Comfort food for my husband and I can mean a bowl of homemade soup, a dish of pasta or meatloaf. I normally make an all-beef meatloaf, but recently Kay Chun from The New York Times had a recipe that used, what else, a meatloaf blend.
When I was shopping the meat case at my local food stores I noticed one store’s meatloaf blend was a combination of ground beef and ground pork; the other used beef, pork and veal. What are the pros and cons of using just one type of ground meat versus a blend of either two or three. I visited the “Serious Eats” website and read an article by J. Kenji Lopez-Alt, “The Food Lab's All-American Meatloaf Recipe,” with the following takeaway:
Kenji made his own breadcrumbs with fresh bread. In Ms. Chun’s recipe she used white sandwich bread torn into small pieces then mixed with milk to form a paste, otherwise known as a panade. The bread starches create a gel that coats the meat keeping it loose, moist and tender during cooking.
For Ms. Chun’s recipe you’ll need extra virgin olive oil, a large yellow onion, fresh garlic, tomato paste, white sandwich bread, milk, eggs, fresh parsley, kosher salt, freshly ground black pepper, dried thyme and meatloaf mix. There’s also a tomato glaze for the meatloaf made using ketchup and Worcestershire sauce. When I prepared the recipe I used half the ingredients as it was just for my husband and I. As this was the first time making this recipe, I used the beef/pork/veal blend
The onions and garlic are sautéed until soft then bit of tomato paste is added. Once done, it’s set aside to cool. The meatloaf mix starts by creating a bread paste then incorporating eggs, chopped parsley, salt, pepper, thyme and, finally, the ground meat. I used a fork to make sure I didn’t over mix the meat. The meat will be placed on rimmed baking sheet and shaped into a loaf. The tomato glaze is spread on top of the meatloaf and baked. A quick mention, this recipe calls for 2 tablespoons of Diamond Crystal Kosher Salt. After reading some of the other cook’s comments I eyeballed the salt without measuring and it was perfect. Some cooks suggested using 2 teaspoons and not tablespoons, use your judgment.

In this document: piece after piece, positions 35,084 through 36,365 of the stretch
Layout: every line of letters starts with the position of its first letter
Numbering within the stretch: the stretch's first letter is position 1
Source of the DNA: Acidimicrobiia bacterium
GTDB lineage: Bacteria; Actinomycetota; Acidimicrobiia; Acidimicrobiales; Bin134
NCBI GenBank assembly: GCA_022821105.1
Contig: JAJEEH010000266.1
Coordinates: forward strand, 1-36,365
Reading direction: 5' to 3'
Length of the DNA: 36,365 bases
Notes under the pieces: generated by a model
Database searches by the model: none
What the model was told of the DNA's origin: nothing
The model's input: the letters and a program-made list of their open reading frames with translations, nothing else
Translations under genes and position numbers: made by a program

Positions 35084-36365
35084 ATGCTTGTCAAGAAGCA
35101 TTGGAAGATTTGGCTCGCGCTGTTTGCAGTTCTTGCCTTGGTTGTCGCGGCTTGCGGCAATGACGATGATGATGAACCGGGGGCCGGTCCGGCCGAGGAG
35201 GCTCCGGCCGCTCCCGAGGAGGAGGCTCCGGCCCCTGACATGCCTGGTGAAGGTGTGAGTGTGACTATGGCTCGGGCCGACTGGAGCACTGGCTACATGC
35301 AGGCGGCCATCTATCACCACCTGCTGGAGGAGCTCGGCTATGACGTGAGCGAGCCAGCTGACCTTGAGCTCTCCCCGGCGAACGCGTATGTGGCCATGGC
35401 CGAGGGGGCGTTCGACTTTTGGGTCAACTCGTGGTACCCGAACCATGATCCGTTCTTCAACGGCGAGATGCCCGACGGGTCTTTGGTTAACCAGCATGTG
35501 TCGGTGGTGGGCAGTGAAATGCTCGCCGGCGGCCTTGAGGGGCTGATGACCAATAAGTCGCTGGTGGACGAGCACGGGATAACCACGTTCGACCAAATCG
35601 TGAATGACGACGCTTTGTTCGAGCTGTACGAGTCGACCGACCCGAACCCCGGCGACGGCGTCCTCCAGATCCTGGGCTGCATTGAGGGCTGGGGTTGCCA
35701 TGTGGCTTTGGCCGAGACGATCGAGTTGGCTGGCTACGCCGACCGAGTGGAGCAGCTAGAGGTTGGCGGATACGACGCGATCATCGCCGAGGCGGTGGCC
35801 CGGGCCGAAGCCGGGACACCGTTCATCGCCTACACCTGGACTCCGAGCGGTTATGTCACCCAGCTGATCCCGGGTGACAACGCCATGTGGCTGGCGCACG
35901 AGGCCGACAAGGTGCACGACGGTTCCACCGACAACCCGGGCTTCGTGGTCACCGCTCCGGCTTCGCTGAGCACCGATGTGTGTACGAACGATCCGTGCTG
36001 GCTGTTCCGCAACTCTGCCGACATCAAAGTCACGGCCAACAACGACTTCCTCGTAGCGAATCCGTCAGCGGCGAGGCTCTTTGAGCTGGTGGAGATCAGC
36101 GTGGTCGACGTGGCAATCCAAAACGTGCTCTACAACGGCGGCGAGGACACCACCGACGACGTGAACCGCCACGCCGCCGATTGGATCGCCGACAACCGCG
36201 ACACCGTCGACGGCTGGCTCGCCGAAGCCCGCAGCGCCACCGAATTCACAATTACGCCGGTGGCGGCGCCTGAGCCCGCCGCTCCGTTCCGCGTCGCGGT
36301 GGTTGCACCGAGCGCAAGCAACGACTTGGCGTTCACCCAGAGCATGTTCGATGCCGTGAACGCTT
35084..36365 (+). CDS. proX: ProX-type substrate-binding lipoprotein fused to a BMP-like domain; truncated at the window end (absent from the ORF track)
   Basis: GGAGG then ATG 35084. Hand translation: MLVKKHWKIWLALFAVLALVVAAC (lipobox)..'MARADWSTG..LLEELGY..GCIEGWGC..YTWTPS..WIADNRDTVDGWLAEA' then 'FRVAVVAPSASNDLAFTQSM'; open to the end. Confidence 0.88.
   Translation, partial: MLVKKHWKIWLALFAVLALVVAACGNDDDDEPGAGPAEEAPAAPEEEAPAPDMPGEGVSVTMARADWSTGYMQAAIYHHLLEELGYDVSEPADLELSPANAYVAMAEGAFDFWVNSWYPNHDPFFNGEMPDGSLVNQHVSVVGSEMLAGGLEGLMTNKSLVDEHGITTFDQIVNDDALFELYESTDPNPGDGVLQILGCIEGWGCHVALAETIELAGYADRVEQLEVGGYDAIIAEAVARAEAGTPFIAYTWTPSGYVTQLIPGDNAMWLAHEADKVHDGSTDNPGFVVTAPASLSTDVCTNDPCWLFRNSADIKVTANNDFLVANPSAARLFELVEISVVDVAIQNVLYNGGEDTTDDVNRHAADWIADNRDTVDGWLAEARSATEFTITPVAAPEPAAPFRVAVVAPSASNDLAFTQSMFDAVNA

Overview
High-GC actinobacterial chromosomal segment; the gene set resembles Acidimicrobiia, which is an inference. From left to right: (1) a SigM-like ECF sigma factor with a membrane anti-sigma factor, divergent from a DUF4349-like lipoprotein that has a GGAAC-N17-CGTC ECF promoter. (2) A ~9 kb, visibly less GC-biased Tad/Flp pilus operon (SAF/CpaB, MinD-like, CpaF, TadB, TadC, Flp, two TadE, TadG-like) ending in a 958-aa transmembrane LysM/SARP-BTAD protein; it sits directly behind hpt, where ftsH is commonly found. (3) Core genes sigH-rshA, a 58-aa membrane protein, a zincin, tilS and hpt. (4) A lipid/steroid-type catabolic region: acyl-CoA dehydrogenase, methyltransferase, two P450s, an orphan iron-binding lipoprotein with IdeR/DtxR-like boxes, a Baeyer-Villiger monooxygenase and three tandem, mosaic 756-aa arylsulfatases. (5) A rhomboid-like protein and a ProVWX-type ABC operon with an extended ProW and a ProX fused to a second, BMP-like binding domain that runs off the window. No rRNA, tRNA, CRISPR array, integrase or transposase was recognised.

The meatloaf came out wonderfully. It was moist, tender and had a great flavor. I served it with smashed potatoes and green beans. My husband enjoyed it, however, due to ethical reasons prefers that I not use veal. The next time I’ll try adding gelatin to my beef/pork blend. Overall, it was a delicious, comforting meal.
By Kay Chun
The New York Times, “Here to Help” column
January 6, 2023
Time: 1-1/2 hours
Yield: 6 to 8 servings
For the Meatloaf
2 tablespoons extra-virgin olive oil, plus more for greasing
1 large yellow onion, finely chopped (about 2 cups)
5 large garlic cloves, minced (about 2 tablespoons)
2 tablespoons tomato paste
3 (½-inch-thick) slices white sandwich bread (about 3 ounces), torn into small pieces
⅔ cup whole milk
3 large eggs
¼ cup coarsely chopped fresh flat-leaf or curly parsley
2 tablespoons kosher salt
1 teaspoon black pepper
1 teaspoon dried thyme
3 pounds meatloaf mix (or any combination of ground beef, pork and/or veal)
For the Tomato Glaze
½ cup ketchup
1 tablespoon Worcestershire sauce
A former teacher, shop-a-holic, empty-nester redefining quick, family approved dinners.